“Tell It to the Bees” may be set in a small British village in the late 1940s, but it deals with issues that are still stubbornly topical. The drama about two women (Anna Paquin and Holliday Grainger) who are drawn together and then ostracized by their local community touches on issues such as LGBTQ rights and reproductive freedoms.
That’s part of what attracted Paquin to the indie drama, which will screen at this year’s Toronto International Film Festival. In “Tell It to the Bees,” Paquin plays a doctor named Jean who falls in love with Lydia, a struggling single mother (Grainger) and invites her and her young son Charlie to live in her home. Their friendship quickly becomes a source of controversy. Paquin spoke with Variety about making the low-budget drama, the #MeToo movement, and whether or not she’ll reprise her role as Rogue in the X-Men franchise.
What interested you about the project?
The complexity of the relationship of Lydia and Jean and Charlie and having the chance to explore what I think is still a hot topic. The film is set in a period when being part of the LGBT community was unacceptable. One of the things it highlights is how much stigma and lack of understanding there was. We’ve still got a long way to go in that movement, but it was exciting to see the origins of the push by people to say we’re proud and we’re not going to hide in a corner.
What’s at the root of the relationship between Lydia and Jean?
Neither one fits into a mold. They both live in this small town and they feel trapped by that, but they have an instant humorous and lighthearted friendship. Their relationship isn’t just sexual. It’s about finding a human connection.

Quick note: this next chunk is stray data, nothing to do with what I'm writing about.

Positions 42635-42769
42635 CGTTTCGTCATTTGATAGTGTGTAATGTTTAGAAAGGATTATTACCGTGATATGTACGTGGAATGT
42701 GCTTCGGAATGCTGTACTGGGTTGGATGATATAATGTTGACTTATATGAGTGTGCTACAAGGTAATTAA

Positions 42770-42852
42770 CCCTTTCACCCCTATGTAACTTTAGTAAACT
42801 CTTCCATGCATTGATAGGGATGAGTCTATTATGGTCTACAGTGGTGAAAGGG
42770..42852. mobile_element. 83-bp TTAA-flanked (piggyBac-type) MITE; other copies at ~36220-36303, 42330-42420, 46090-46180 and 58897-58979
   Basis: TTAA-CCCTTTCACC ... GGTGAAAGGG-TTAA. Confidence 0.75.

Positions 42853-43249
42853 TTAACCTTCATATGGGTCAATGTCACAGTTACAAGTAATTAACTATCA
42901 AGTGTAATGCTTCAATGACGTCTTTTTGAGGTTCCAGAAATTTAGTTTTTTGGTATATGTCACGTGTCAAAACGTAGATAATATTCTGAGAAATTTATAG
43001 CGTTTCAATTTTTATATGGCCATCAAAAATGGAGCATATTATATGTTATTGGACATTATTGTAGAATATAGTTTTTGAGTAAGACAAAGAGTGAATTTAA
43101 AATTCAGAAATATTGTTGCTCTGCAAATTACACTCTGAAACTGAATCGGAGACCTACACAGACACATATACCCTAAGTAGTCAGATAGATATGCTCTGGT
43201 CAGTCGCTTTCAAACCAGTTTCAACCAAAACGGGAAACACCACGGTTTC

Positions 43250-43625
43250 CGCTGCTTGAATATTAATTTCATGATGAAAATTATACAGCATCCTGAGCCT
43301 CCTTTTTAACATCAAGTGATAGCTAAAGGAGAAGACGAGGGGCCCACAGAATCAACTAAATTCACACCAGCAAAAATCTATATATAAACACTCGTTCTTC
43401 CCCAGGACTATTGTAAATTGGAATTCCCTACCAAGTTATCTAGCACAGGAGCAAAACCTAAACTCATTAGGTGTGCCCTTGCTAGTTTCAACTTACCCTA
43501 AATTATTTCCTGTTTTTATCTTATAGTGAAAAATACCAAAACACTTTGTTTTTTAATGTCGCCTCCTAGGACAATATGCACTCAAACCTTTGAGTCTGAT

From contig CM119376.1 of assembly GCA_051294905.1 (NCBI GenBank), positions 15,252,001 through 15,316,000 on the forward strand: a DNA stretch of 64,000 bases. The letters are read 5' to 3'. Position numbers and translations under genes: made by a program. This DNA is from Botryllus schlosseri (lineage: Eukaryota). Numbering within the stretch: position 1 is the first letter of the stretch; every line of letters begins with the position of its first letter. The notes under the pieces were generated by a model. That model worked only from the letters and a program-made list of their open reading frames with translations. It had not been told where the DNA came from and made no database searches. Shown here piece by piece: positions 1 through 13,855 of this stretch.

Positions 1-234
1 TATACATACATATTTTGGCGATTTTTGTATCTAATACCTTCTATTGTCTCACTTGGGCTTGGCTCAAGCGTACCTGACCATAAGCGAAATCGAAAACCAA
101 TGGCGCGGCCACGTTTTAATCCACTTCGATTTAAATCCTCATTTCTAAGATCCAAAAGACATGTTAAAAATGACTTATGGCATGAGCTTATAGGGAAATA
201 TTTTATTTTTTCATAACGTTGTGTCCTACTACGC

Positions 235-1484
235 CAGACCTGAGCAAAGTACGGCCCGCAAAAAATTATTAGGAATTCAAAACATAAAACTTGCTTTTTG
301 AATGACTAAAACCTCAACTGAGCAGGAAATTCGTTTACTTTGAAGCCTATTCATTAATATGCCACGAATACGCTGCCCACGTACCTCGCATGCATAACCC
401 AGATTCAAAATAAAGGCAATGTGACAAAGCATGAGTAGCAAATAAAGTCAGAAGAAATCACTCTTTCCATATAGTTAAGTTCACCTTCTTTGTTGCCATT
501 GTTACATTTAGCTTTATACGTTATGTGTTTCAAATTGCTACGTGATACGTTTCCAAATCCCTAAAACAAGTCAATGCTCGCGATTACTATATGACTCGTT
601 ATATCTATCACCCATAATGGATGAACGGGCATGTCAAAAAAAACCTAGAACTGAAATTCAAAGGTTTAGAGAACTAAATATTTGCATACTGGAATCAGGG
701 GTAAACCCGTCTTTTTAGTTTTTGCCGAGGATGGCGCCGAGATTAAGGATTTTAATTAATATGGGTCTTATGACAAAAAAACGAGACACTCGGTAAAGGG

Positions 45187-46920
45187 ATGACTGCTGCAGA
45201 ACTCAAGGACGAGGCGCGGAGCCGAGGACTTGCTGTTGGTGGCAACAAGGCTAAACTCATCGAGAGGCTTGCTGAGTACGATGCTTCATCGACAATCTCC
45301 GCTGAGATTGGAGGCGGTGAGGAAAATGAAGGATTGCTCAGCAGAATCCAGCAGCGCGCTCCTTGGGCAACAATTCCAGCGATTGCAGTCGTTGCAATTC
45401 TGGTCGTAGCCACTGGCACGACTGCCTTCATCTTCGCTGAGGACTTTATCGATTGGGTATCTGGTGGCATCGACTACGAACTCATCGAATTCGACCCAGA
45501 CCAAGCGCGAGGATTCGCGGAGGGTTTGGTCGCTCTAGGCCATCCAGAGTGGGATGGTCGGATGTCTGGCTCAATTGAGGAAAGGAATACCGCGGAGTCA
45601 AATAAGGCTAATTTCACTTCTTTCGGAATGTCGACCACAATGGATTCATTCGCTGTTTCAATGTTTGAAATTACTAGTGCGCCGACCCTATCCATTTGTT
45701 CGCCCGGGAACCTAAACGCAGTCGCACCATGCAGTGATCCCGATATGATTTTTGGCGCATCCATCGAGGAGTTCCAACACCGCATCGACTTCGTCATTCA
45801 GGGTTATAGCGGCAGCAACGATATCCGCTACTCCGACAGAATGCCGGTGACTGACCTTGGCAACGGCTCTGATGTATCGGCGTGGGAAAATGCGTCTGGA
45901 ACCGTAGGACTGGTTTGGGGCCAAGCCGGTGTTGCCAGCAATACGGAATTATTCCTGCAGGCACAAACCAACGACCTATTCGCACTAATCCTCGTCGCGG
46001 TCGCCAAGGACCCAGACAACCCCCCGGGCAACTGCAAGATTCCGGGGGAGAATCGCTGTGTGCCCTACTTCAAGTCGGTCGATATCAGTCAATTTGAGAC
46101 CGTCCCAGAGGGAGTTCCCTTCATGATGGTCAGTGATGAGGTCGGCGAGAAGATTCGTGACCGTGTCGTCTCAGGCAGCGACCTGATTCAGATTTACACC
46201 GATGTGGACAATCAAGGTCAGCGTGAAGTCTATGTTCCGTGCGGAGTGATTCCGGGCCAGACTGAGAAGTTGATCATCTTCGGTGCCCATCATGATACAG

“Tell It to the Bees” is directed by a female filmmaker, Annabel Jankel. Given that this is the story of two women’s sexual relationship, were you glad to see it handled by a female director? Would it have been different if a man directed it?
As an actress I’m attracted to good material and to talented filmmakers, whether they’re male or female. I’m always happy to see more women behind the camera and it’s upsetting to think that 10 years ago the best person for a job might have been overlooked because of their gender.
But the notion of “the male gaze” is unfair to lots of incredibly talented male filmmakers who are respectful and not looking to be exploitative unless it was on something like “True Blood,” which was blatant sexual exploitation. That’s what it was supposed to be and that was what it was at its finest. Personally, I’m not going to do things on camera unless they feel right to me and it doesn’t matter the gender of the director.
The movie isn’t just about gay rights. It also dramatizes a dangerous illegal abortion. At a time when many fear that Roe v. Wade may be overturned, did you want to make people think about the consequences of having abortion rights go away?
Absolutely. It’s depressing how timely this is. I am very openly pro-choice. What this film shows is that making abortions illegal is not going to stop them. It’s going to make them less safe. Women will make desperate choices and they may end up dying.
Would you ever do another X-Men film?
If there was a way that it made sense for my character to be in the world, of course. I feel like that’s my film family, because I’ve been making those movies since I was 16. But there’s been so many spinoffs and reboots and TV shows, so I’m not sure where Rogue or the other original characters fit into the current plotlines, so it’s probably not going to happen.
Over the past year, women in the film industry have been speaking up about sexual harassment and abuse in the business. Where would you like to see that movement go from here?
It’s been so validating to see all these amazing women stand up and use their voices to encourage change. I hope that we create more stories and make more movies with women at the center of things. We need to stop only being offered the boring wife or girlfriend roles.
More From TIFF: